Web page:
Ptarmigan released its second album, The Forest Darling, on Friday. The band drew inspiration from vocalist Peter Marting's trip to Peru.

Emily Adams/Photographer

Ptarmigan releases its second album in the Key of Forest

The album drops Friday.

By Emily Adams | April 29, 2011

Tags: Music


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For most modern artists, inspiration is derived from a coalition of their musical library, a pre-existing desire to rejuvenate the music that they idolize. For Ptarmigan, inspiration dwells in the heart of the jungle, in the essence of the disoriented mindset, in the sounds of isolation.

Last week, Columbia-bred pop-rock band Ptarmigan released their second album, The Forest Darling. Many might find the album's unique collection of sounds incoherent, but for those looking for something different, the album takes the eclectic sounds of indie rock to a new level.

“This album is all about the comfort in wanting to be lost,” Ptarmigan’s bassist and vocalist Peter Marting said. “It’s a wanting to express this feeling that isn’t commonly expressed.”

The album possesses its genesis in Peru. Marting traveled to Peru in 2007 to study birds' nests and lost himself in the consolation of the sounds around him. This emotion drove the band’s ascendance into songs that resembled the forest’s resounding pitch.

Even though band-mates, Ted Carstensen, drums, and Evan Walton, guitar and vocals, did not accompany Marting to the Peruvian panorama, they have a strong bond to the music that resulted from the scene.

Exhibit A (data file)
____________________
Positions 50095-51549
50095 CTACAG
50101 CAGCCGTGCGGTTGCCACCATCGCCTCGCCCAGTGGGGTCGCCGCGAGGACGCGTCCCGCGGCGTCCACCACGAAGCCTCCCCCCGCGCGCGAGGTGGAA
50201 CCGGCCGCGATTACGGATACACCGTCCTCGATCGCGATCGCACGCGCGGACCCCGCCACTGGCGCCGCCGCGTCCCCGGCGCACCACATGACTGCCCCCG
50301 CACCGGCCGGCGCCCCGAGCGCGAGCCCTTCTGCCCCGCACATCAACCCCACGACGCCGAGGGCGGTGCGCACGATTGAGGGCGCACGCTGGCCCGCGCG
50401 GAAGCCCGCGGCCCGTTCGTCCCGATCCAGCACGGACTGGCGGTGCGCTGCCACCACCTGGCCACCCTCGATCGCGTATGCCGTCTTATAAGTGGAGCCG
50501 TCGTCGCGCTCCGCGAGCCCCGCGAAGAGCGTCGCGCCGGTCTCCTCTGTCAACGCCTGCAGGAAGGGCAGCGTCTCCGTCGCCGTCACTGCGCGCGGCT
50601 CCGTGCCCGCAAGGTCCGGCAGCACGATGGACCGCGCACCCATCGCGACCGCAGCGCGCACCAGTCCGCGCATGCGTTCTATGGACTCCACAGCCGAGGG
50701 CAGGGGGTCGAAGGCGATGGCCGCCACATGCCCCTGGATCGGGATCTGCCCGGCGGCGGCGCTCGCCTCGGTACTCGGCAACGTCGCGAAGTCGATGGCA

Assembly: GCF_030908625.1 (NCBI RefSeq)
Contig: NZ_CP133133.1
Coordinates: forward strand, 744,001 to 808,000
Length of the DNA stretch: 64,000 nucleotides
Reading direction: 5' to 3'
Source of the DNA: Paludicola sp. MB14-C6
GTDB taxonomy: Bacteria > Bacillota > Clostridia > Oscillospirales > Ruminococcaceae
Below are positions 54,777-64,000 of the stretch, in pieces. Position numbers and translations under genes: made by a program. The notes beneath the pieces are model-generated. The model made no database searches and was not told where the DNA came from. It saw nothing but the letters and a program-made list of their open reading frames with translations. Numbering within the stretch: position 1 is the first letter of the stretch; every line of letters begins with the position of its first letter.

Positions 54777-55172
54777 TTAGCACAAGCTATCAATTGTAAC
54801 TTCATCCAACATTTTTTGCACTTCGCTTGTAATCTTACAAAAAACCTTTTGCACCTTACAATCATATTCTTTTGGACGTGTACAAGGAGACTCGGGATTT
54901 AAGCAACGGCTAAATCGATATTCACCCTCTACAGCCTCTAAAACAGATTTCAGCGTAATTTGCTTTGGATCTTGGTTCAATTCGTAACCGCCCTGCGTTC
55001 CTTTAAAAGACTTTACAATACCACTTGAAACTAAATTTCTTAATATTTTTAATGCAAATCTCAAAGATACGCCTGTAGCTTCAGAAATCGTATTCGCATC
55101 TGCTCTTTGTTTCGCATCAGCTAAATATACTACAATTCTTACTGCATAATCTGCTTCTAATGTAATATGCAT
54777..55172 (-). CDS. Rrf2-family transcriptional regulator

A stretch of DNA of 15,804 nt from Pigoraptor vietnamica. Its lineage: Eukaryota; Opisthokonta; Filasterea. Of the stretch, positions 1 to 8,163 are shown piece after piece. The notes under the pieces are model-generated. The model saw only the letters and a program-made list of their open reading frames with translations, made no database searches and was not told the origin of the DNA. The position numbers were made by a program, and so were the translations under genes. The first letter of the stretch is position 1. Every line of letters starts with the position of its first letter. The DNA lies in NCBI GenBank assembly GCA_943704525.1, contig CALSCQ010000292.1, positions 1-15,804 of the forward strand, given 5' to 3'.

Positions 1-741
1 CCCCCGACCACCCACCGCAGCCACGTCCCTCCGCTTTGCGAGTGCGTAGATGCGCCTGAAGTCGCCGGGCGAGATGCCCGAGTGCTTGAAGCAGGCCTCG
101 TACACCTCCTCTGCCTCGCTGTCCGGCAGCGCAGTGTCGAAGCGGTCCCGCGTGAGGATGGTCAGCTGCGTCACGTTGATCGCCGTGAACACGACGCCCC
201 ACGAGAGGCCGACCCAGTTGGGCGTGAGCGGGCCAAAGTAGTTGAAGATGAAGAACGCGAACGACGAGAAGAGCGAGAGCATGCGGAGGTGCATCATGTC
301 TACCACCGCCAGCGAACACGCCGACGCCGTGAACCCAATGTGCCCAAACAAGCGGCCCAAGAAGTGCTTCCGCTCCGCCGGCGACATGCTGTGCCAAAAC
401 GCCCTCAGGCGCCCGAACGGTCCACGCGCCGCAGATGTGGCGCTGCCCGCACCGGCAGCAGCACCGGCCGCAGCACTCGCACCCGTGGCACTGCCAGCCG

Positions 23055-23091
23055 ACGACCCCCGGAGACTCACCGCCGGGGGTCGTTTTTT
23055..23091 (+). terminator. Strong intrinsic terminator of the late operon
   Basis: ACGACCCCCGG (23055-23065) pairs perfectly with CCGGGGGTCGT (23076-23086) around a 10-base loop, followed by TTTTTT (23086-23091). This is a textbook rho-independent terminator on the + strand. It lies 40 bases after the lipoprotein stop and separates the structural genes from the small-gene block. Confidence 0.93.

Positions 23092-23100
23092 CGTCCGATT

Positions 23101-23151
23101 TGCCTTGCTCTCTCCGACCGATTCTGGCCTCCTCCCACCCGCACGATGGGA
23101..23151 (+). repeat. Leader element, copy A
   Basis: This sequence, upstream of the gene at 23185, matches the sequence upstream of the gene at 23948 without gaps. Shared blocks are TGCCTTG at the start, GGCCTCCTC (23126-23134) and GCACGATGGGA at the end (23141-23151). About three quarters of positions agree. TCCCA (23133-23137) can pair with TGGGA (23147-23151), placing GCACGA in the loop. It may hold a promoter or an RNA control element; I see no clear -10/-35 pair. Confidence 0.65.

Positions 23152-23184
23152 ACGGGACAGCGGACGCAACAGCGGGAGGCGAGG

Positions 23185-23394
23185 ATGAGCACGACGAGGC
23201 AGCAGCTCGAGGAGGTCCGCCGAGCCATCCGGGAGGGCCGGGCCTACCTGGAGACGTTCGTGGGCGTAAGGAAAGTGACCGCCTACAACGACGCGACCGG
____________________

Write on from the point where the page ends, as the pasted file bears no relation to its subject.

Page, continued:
“We had an attachment to the music, with what we were going through even at home, meaning the lost-ness," Carstensen said. "Only, it was in a different, less-comforting sense of the word. We are using these songs to preserve that feeling, being lost versus wanting to be lost.”

From its incisive melodic styles to its nature-embodying lyrics that reverberate that of The Counting Crows, Ptarmigan is the bird that sings the language unsung to those who have not experienced the remoteness of the forest.

Surrounded by an atmosphere that he likens to Lewis Carroll’s "Alice in Wonderland," Marting specifically used the poetry from the novel in the song “The Quadrille” to emphasize the perplexed attitude of the Peruvian ambiance.

A sound that touches on Iron and Wine, accompanied by a sharp edge and spasmodic performances similar to Cage the Elephant, nonetheless holds unique qualities that could never be understated.

Although I appreciate the influences that are rooted so deeply in this music and the clever lyrics that form the true art behind each song, I found the techno-induced overtones to the melodies overpowering and overwhelming.

In contemporary music, successful artists normally begin with songs the individual can not only relate to, but also connect their emotional state to that of the musicians’. The inimitable hums flowing throughout this album might be ahead of their time in that their nature-infused swagger is hardly cohesive with the ideology of today’s pop audience.

This is not music to set your alarm to or to fall asleep to on your iPod. This is not workout soundtrack material or the background to your day. The sounds to be experienced on The Forest Darling are ones that need an innovative instinct and dedication to comprehend.

However, no one can ignore the passion behind this band’s music, evident in their on-stage, animated energy and the meticulous detail which binds every note. The future for this band relies on their capacity to translate their sound to a more relatable, yet still distinct, foundation.

To hear Ptarmigan, a band vividly true to their influence, visit or

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